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is this the start of chf?

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  • kateydiddles29
    My 5 y/o boy, Zax, was diagnosed with HCM in early November 2011 after he vomited and became lethargic. At the emergency vet (it was on a sunday), we were
    Message 1 of 4 , Dec 6, 2011
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      My 5 y/o boy, Zax, was diagnosed with HCM in early November 2011 after he vomited and became lethargic. At the emergency vet (it was on a sunday), we were told he had a heart murmur (first we heard of this). A chest xray revealed he had a small amount of fluid in his lungs. He was immediately started on Lasix and Enalapril but allowed to come home since he seemed stable. An echo done 3 days later confirmed the HCM with a dilated left ventricle and left atrium. Vet felt he was not at high risk for a clot since he has a normal heart rate and no systolic anterior motion according to the echo.

      His heart rate has been consistently around 130's at home (over 200 at the vets!). His resting respiration rates have generally been round 14 per minute while he's sound asleep. Tonight, he had a weird episode where his rrr seemed to be 30 in a minute. He appeared to be sound asleep. He was lying in front of the fireplace and might have gotten too hot. Maybe he was dreaming? He was not panting. He also had been acting normally and eating well earlier today. At any rate, because the rrr was so high, we opted to give him an extra Lasix dose.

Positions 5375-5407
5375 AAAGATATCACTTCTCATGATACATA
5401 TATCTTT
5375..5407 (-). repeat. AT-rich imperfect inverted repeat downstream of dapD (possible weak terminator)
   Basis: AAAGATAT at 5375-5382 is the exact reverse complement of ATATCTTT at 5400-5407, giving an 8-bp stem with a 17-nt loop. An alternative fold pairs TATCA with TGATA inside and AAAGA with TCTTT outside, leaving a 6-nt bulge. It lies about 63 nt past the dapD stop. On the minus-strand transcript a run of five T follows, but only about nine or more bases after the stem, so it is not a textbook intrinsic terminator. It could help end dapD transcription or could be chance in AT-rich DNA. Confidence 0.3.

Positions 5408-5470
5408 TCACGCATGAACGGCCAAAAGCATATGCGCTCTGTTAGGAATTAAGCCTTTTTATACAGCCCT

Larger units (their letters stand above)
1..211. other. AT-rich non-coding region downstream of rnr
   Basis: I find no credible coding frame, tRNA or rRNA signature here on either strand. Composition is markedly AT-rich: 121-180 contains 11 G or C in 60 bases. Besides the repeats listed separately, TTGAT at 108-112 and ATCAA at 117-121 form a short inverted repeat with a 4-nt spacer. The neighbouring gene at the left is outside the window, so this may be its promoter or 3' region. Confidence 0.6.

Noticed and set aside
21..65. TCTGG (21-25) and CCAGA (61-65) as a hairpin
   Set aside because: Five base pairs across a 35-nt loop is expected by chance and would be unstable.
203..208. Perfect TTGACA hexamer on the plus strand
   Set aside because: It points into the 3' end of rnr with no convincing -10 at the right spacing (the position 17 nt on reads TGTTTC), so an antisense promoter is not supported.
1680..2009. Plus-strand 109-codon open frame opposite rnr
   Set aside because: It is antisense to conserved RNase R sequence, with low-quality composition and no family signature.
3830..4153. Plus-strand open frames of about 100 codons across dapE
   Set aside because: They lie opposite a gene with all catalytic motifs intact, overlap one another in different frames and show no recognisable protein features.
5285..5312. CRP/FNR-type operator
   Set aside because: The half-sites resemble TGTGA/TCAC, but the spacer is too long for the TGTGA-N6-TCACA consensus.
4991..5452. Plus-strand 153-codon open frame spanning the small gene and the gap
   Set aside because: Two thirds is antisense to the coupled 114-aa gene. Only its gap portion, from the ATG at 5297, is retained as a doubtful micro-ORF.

Per our vet's instructions, we then watched him for 2 hours and checked his rrr again-it was down to 15. Just a few minutes ago it was 14 and he seems to be resting comfortably.

      I plan on calling my vet tomorrow morning but, in the meantime, can someone please help me figure out what's going on with Zax? Was he heading into another episode of congestive heart failure and we hopefully stopped it with the extra Lasix dose? Could it simply be because he should be on a bit higher Lasix dose than he is and since it's such a recent diagnosis, we are trying to figure out the correct dosage for him? Could he simply have been too hot and I gave him a Lasix dose when he didn't really need it? How often do you find you need to up your cat's Lasix dose due to an episode like this? I plan on staying up with him most of tonight and monitoring his breathing every hour or so.

      Thanks in advance from an anxious mom who's new to all this heart stuff!

      Karen
    • acrocat@rocketmail.com
      Hi Katey 30 is still within the normal range; I d say 30 or less. He could have been hot or just having a dream :) It s great that you re monitoring RR,
      Message 2 of 4 , Dec 6, 2011
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        Hi Katey

        30 is still within the normal range; I'd say 30 or less. He could have been hot or just having a dream :) It's great that you're monitoring RR, that is very helpful.

        Adriann
      • elfinmyst@aol.com
        Hi Karen I am sorry to hear of Zax being poorly. Respiration rates over 30 at rest are a red flag, but if he was dreaming or hot it could go over 30. If mine
        Message 3 of 4 , Dec 7, 2011
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          Hi Karen